f The Wittenberg Door: November 2010

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Commenting on Christendom, culture, history, and other oddities of life from an historic Protestant perspective.

Tuesday, November 30, 2010

Notable Quote: Zacharias Ursinus

Zacharias Ursinus (1534 – 1583), primary author of the Heidelberg Catechism, on the law-gospel distinction …

The doctrine of the church is the entire and uncorrupted doctrine of the law and gospel concerning the true God, together with his will, works, and worship …. The doctrine of the church consists of two parts: the Law, and the Gospel; in which we have comprehended the sum and substance of the sacred Scriptures …. Therefore, the law and gospel are the chief and general divisions of the holy scriptures, and comprise the entire doctrine comprehended therein …. For the law is our schoolmaster, to bring us to Christ, constraining us to fly to him, and showing us what the righteousness is, which he has wrought out, and now offers unto us.

But the gospel, professedly, treats of the person, office, and benefits of Christ. Therefore, we have, in the law and gospel, the whole of the Scriptures comprehending the doctrine revealed from heaven for out salvation …. The law prescribes and enjoins what is to be done, and forbids what ought to be avoided; whilst the gospel announces the free remission of sin, through and for the sake of Christ …. The law is known from nature; the gospel is divinely revealed …. The law promises life upon the condition of perfect obedience; the gospel, on the condition of faith in Christ and the commencement of new obedience.

Commentary of the Heidelberg Catechism

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Sunday, November 21, 2010

Notable Quote: James Buchanan

Scottish Presbyterian James Buchanan (1804 – 1870) on the power of the gospel to quench the law’s flames …

If [one’s] conscience has really been quickened by the power of God’s Word and Spirit, it cannot be pacified buy by the simple faith of Christ. The power of God’s law is such that nothing else can meet it but the power of Christ’s Gospel. A sense of God’s wrath in the conscience can only be allayed by a view of God’s reconciliation in the cross. Man’s inventions, man’s instrumentality, man’s authority, are nothing in such a case, and have no power; they may palliate, but they cannot cure the agony of a wounded spirit, —they may perplex, they cannot pacify a troubled conscience. None but CHRIST, beheld by the eye of faith, in the glory of his divine majesty, the tenderness of his human sympathies, the fullness of his gospel offices, the perfection of his finished work, the efficacy of his one atonement and constant intercession, the greatness of his Almighty power, and the riches and freeness of his grace. None but CHRIST, and Christ without any other, can bind up the broken-hearted, and give liberty to the captive soul.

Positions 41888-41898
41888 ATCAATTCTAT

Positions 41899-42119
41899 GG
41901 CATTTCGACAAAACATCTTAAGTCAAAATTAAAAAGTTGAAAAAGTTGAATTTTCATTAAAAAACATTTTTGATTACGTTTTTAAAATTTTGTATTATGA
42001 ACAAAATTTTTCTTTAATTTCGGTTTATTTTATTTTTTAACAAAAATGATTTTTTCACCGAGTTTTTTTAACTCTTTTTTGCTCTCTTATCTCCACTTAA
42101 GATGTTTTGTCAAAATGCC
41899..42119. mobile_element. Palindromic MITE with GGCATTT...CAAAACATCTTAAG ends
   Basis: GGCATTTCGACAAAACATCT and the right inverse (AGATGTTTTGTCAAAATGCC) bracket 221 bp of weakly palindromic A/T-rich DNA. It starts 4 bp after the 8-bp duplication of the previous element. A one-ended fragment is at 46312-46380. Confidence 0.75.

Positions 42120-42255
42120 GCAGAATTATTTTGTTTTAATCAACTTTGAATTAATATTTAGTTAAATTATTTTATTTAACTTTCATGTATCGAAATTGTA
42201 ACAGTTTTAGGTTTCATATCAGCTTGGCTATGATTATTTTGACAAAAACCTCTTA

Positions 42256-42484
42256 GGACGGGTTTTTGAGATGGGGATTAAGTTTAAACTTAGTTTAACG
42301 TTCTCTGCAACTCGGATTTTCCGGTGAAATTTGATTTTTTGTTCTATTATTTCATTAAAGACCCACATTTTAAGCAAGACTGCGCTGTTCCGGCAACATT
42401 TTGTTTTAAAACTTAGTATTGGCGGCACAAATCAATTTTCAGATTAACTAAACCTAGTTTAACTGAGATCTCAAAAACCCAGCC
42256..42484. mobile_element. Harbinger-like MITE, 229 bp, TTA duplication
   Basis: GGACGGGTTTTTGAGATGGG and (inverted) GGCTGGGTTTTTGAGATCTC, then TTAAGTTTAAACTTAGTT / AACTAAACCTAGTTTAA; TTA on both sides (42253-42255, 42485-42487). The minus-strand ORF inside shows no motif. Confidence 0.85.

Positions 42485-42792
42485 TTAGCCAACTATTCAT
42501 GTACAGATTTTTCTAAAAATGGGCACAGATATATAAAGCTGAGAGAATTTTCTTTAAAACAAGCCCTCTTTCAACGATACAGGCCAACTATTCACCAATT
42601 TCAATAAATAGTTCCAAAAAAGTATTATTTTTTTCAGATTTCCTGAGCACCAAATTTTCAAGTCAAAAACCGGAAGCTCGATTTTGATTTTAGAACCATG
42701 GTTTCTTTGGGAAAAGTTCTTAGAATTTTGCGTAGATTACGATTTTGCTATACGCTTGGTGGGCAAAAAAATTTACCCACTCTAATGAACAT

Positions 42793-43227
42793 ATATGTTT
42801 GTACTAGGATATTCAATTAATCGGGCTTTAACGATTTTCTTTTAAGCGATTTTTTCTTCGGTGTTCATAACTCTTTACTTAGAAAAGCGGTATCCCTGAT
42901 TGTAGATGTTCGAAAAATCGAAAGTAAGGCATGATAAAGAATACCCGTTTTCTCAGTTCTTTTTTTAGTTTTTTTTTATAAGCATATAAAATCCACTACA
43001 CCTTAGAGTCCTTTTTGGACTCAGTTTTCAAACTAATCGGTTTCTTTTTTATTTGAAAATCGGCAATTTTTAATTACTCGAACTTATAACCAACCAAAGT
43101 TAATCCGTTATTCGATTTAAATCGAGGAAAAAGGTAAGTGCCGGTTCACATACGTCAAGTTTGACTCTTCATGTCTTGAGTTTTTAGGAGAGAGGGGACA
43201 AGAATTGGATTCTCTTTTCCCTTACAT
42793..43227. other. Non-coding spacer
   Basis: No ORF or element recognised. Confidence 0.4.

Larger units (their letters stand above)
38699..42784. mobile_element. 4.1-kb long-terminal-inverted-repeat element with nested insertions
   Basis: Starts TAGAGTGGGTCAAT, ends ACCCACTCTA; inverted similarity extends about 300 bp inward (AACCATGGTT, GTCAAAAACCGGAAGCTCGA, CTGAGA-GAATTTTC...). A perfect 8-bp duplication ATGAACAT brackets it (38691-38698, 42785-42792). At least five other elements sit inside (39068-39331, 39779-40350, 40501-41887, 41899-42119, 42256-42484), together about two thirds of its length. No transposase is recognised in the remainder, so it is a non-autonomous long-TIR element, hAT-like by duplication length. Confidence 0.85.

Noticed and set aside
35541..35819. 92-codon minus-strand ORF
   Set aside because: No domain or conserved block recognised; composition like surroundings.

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Thursday, November 18, 2010

Deck Thyself, My Soul, With Gladness

Deck thyself, my soul, with gladness,
Leave the gloomy haunts of sadness,
Come into the daylight's splendor,
There with joy thy praises render
Unto him whose grace unbounded
Hath this wondrous banquet founded;
High o'er all the heavens he reigneth,
Yet to dwell with thee he deigneth.

Jesus, Bread of life, I pray thee,
Let me gladly here obey thee;
Never to my hurt invited,
Be thy love with love requited;
From this banquet let me measure,
Lord, how vast and deep its treasure;
Through the gifts thou here dost give me,
As thy guest in heaven receive me.

Johann Franck (1618 – 1677)


Sunday, November 14, 2010

Notable Quote: R.A. Finlayson

R.A. Finlayson on conversion . . .

The two elements in conversion that make room for man’s cooperation are repentance and faith. These two acts cannot be regarded as separate and apart, for they go together: there is faith in all true repentance, and there is repentance in all true faith. Nor are repentance and faith to be regarded as merely exercised, once for all, in conversion: they are permanent elements in the conscious experience of the converted one.

The Holy Spirit ordinarily uses the Word to give repentance towards God and faith towards our Lord Jesus Christ. The four main centers of life affected by repentance and faith may be said to be the mind involving knowledge, the conscience involving conviction, the heart in involving feeling, and the will involving decision, and these four are exercised throughout the whole of the Christian’s life on earth.

Reformed Theological Writings

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Saturday, November 13, 2010

Was Time Created?

Dr. Peter May has a fine article at bethinking.org titled, Has Science Disproved God? In it he fortifies the Cosmological argument with scientific discovery.

I do have one disagreement, though. In his article, Dr. May suggests that time is a created thing:

We cannot speak about time before time existed. God, if he created the universe, must live outside of space and time.

Time as the Movement of a Clock

For scientists such as Einstein or Hawking, time must be physical because their worldview rules-out the existence of abstract entities. Therefore, they ascribe a beginning to time and describe it as, basically, the movement of the hands of the clock.